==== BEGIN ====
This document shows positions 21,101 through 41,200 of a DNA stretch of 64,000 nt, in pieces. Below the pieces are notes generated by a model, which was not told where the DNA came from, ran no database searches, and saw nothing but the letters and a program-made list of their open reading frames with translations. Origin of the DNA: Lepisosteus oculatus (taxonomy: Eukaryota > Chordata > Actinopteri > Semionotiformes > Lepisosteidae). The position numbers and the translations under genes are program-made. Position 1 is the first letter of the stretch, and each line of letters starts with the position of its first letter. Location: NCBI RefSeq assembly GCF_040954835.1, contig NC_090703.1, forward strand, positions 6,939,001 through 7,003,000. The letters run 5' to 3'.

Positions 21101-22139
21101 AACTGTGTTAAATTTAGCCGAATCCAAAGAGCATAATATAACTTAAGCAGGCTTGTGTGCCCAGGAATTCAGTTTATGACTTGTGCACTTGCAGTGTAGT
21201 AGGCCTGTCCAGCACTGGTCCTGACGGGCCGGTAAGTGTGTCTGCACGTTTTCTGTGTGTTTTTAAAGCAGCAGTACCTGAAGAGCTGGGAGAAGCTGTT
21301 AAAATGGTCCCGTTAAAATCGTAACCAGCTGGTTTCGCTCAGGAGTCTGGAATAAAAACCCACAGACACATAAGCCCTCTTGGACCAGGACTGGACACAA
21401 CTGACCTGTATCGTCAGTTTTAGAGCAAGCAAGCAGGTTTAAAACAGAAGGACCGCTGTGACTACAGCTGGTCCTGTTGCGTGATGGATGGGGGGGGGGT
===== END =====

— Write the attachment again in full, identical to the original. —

This document shows positions 21,101 through 41,200 of a DNA stretch of 64,000 nt, in pieces. Below the pieces are notes generated by a model, which was not told where the DNA came from, ran no database searches, and saw nothing but the letters and a program-made list of their open reading frames with translations. Origin of the DNA: Lepisosteus oculatus (taxonomy: Eukaryota > Chordata > Actinopteri > Semionotiformes > Lepisosteidae). The position numbers and the translations under genes are program-made. Position 1 is the first letter of the stretch, and each line of letters starts with the position of its first letter. Location: NCBI RefSeq assembly GCF_040954835.1, contig NC_090703.1, forward strand, positions 6,939,001 through 7,003,000. The letters run 5' to 3'.

Positions 21101-22139
21101 AACTGTGTTAAATTTAGCCGAATCCAAAGAGCATAATATAACTTAAGCAGGCTTGTGTGCCCAGGAATTCAGTTTATGACTTGTGCACTTGCAGTGTAGT
21201 AGGCCTGTCCAGCACTGGTCCTGACGGGCCGGTAAGTGTGTCTGCACGTTTTCTGTGTGTTTTTAAAGCAGCAGTACCTGAAGAGCTGGGAGAAGCTGTT
21301 AAAATGGTCCCGTTAAAATCGTAACCAGCTGGTTTCGCTCAGGAGTCTGGAATAAAAACCCACAGACACATAAGCCCTCTTGGACCAGGACTGGACACAA
21401 CTGACCTGTATCGTCAGTTTTAGAGCAAGCAAGCAGGTTTAAAACAGAAGGACCGCTGTGACTACAGCTGGTCCTGTTGCGTGATGGATGGGGGGGGGGT